Descriptive statistics are commonly encountered, relatively simple, and for the most part easily understood. Most of the statistics encountered in daily life, in newspapers and magazines, in television, radio, and Internet news reports, and so forth, are descriptive in nature rather than inferential. Compared with the logic of inferential statistics, most descriptive statistics are somewhat intuitive. Typically the first five or six chapters of an introductory statistics text consist of descriptive statistics (means, medians, variances, standard deviations, correlation coefficients, etc.), followed in the later chapters by the more complex rationale and methods for statistical inference (probability theory, sampling theory, t and z tests, analysis of variance, etc.)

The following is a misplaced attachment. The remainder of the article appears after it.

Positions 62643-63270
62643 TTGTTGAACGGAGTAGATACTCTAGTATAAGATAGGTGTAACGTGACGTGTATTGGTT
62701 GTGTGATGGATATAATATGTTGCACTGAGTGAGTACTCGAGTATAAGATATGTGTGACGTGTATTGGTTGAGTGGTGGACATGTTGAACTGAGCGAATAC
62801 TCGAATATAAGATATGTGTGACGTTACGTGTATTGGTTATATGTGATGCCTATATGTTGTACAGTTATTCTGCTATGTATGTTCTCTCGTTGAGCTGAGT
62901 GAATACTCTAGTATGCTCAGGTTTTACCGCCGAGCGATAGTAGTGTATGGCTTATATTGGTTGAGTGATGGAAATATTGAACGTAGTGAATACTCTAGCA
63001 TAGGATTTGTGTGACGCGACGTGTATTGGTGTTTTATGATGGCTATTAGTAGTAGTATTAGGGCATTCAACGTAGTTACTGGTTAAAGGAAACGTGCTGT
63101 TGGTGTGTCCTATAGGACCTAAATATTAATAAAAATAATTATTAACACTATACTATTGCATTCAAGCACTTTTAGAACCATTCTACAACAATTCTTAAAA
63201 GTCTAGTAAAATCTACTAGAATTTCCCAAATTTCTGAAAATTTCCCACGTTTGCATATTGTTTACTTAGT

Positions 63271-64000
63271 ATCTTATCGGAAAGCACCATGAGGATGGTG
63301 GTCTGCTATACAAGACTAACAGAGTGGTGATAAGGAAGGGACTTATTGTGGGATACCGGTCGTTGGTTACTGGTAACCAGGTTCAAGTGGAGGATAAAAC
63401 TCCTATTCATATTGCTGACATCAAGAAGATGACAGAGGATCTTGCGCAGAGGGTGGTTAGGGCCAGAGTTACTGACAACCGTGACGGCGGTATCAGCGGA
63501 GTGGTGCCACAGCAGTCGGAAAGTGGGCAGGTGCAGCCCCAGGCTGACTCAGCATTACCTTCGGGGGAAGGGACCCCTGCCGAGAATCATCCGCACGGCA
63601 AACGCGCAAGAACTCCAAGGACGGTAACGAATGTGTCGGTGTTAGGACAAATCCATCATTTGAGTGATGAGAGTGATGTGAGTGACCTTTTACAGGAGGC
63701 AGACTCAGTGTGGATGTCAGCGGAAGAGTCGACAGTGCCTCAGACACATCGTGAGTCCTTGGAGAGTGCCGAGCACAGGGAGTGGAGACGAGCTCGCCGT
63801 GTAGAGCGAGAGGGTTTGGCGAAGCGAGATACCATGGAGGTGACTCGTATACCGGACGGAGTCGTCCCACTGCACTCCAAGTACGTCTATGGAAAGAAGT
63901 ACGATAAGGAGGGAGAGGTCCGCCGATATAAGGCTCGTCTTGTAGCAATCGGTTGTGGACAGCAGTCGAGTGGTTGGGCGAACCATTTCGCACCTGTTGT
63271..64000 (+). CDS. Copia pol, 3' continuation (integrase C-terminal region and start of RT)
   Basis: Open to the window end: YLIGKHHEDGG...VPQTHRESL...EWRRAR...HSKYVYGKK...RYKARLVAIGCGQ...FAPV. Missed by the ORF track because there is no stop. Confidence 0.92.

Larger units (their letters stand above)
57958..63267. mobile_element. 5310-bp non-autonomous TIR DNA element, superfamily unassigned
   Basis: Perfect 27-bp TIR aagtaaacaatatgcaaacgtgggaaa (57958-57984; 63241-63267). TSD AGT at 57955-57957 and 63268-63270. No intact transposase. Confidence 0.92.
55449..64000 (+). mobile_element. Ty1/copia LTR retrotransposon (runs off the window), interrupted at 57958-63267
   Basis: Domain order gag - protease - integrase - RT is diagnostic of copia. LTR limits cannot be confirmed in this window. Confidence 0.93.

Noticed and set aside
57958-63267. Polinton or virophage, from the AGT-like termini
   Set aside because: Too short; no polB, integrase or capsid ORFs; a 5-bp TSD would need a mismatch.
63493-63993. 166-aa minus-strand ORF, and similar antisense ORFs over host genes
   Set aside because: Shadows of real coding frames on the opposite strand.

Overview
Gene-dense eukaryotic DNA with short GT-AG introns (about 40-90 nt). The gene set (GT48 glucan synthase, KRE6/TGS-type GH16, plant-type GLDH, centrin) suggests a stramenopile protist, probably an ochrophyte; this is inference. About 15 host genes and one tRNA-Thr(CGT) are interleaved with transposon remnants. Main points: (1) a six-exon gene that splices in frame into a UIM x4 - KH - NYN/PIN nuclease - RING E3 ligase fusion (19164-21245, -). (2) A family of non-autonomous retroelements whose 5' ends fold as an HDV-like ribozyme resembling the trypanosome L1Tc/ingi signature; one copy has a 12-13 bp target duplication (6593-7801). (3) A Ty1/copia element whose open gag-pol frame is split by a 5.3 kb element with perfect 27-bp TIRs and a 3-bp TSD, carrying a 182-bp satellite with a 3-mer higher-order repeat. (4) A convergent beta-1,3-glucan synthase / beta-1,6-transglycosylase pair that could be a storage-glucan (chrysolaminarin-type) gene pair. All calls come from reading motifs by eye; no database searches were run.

Descriptive statistical methods are also foundational in the sense that inferential methods are conceptually dependent on them and use ...

  • Loading...
locked icon

Sign in to access this content

Get a 30 day FREE TRIAL

  • Watch videos from a variety of sources bringing classroom topics to life
  • Read modern, diverse business cases
  • Explore hundreds of books and reference titles